University of Guam students in Robert Bevacqua’s agriculture class, Introduction to Plant Science, have experienced a unique service-learning opportunity. Students applied sustainable, eco-friendly technology to solve a real-world problem, pineapple propagation. In partnership with Valley of the Latte, students developed a pineapple planting strategy for the pineapple farm at this popular tourist destination.
With a bit of competitive camaraderie, students vied for the title of “Best Pineapple Propagator.” Each student took an unproductive pineapple plant stump and applied different approaches to developing as many plantlets as possible. Tropical agriculture major Michael Marasco was the overall winner propagating ten plantlets from one stump.
Business major, Apiken Irons came in second with her experiment of planting the plantlets in three soil types. Irons took the class to fulfill a general education requirement and ended up a winner! She is a graduating senior.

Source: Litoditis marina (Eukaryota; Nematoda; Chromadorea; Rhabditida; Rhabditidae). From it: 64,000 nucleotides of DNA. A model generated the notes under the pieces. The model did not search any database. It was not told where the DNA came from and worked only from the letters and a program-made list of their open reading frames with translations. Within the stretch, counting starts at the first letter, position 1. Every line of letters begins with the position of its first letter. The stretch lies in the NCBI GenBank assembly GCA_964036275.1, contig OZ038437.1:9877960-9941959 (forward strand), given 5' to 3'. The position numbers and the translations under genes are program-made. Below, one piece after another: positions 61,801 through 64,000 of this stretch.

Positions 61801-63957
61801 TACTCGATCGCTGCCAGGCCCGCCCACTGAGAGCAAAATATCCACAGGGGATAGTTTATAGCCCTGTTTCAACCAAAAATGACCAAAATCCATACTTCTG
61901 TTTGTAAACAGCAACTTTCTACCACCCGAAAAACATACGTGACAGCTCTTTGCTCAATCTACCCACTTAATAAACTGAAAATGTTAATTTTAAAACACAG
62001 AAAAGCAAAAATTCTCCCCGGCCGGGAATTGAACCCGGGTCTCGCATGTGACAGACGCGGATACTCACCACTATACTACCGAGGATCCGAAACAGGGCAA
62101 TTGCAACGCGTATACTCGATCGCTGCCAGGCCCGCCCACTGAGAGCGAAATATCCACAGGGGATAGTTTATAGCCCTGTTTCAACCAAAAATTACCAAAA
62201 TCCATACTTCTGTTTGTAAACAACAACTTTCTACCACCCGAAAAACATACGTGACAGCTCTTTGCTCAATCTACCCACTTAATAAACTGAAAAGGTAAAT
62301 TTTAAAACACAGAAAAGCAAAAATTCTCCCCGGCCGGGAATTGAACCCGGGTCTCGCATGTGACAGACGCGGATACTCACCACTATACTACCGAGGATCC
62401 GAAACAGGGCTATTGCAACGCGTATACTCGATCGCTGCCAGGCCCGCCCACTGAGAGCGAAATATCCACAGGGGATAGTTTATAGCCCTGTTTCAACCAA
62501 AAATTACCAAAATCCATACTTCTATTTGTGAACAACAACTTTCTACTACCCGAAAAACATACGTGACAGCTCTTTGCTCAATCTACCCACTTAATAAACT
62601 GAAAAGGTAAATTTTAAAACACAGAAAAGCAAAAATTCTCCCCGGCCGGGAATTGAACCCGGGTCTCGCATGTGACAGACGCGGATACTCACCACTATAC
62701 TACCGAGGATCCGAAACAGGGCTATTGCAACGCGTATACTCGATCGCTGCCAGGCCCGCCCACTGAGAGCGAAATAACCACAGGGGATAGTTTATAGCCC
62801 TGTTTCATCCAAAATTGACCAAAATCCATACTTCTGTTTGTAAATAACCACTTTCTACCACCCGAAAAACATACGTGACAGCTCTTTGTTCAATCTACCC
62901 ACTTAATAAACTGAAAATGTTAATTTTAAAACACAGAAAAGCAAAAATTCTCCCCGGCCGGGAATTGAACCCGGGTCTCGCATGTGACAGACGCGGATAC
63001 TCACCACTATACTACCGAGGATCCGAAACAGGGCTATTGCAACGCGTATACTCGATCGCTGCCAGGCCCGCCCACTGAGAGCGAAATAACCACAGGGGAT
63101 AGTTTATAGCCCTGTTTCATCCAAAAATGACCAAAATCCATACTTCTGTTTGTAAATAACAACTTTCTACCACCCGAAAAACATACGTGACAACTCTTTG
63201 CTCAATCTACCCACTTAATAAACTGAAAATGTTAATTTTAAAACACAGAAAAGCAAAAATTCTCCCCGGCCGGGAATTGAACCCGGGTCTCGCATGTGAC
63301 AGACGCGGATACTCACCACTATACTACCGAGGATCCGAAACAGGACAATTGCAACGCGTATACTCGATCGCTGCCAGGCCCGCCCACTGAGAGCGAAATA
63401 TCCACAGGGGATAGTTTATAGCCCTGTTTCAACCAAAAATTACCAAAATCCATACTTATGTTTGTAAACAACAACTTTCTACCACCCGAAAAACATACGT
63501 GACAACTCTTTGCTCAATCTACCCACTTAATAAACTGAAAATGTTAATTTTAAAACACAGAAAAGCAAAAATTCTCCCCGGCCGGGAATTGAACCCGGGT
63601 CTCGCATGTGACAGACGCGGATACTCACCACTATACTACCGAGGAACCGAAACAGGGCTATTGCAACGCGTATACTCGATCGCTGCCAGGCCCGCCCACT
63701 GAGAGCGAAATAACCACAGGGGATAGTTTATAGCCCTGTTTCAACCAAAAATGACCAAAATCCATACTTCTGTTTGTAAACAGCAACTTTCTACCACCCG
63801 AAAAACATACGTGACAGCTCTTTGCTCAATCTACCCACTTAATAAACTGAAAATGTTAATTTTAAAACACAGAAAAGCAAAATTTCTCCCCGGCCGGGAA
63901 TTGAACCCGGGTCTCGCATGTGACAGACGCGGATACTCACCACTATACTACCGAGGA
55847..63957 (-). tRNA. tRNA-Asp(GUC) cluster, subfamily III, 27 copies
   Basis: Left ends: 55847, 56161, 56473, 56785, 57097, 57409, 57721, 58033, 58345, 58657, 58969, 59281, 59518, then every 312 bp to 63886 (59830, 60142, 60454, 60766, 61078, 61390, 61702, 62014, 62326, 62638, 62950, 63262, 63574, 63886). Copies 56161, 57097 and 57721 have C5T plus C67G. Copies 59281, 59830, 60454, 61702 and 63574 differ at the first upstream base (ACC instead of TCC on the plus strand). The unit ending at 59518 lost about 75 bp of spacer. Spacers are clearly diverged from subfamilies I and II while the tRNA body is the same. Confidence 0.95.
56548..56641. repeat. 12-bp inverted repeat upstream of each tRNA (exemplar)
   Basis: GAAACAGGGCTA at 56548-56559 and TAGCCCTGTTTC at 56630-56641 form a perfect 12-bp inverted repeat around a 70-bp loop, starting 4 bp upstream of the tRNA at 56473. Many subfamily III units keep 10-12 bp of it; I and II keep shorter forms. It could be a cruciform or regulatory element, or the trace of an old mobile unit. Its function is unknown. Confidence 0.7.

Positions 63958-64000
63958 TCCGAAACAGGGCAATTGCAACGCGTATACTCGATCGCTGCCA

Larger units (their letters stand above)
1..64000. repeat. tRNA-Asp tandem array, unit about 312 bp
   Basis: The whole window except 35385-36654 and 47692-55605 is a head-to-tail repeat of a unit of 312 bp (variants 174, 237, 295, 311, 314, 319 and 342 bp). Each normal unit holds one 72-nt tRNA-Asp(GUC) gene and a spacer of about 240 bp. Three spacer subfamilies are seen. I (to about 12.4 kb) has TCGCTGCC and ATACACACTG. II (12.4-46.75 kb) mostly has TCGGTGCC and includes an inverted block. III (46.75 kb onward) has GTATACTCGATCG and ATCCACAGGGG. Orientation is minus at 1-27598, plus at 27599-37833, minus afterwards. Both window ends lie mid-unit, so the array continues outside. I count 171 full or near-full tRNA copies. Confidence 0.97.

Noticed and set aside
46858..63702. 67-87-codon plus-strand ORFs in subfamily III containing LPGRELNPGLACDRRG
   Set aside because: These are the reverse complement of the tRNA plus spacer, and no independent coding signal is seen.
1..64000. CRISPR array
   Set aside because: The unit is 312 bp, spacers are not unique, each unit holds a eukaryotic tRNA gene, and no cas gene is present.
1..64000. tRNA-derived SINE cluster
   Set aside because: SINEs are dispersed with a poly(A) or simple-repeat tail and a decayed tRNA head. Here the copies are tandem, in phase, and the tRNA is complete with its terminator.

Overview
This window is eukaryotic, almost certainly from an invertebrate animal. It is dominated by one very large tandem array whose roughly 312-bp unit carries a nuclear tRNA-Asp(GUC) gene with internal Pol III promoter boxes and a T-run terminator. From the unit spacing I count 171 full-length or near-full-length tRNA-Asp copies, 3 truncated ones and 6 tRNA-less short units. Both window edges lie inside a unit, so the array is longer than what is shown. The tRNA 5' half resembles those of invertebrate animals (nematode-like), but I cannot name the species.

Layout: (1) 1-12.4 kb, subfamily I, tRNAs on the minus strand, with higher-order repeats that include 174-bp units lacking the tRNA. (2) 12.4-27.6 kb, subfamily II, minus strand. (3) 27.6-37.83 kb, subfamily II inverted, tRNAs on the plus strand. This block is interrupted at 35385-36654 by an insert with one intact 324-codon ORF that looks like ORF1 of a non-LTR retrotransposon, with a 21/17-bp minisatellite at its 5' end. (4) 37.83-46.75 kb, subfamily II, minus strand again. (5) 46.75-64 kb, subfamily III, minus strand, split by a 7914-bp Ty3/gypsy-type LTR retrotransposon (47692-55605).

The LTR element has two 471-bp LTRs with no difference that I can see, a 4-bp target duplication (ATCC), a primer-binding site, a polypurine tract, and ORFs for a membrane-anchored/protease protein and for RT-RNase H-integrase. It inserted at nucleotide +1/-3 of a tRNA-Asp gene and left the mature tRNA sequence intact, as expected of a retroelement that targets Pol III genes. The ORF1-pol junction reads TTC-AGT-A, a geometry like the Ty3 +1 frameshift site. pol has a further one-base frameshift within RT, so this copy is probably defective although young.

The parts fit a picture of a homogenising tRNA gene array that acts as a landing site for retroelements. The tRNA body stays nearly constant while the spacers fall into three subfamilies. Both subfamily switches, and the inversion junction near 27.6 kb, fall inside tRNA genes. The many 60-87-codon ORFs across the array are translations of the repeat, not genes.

The Valley of the Latte has worked with UOG on several agricultural projects. They assisted in a wing bean variety study to help discover a hybrid wing bean that can grow year-round. They have also partnered with UOG and the U.S. Department of Agriculture to inform their natural resource conservation practices like drip irrigation technology to prevent wasting water and planting wind-break trees to prevent chemicals and pesticides from getting into the river.
Valley of the Latte has recently been nominated for a Pacific Asian Tourist Association (PATA) award for cultural tourism. “The announcement of the winner will be in October,” said David Tydingco, managing director, “but whether Valley of the Latte wins or not, it is a great honor to have been nominated.” UOG archeology students have also conducted studies of the latte and other artifacts found at Valley of the Latte.
Partnerships between the university and the community enrich the educational opportunities for UOG students and enhance the quality of life for the island.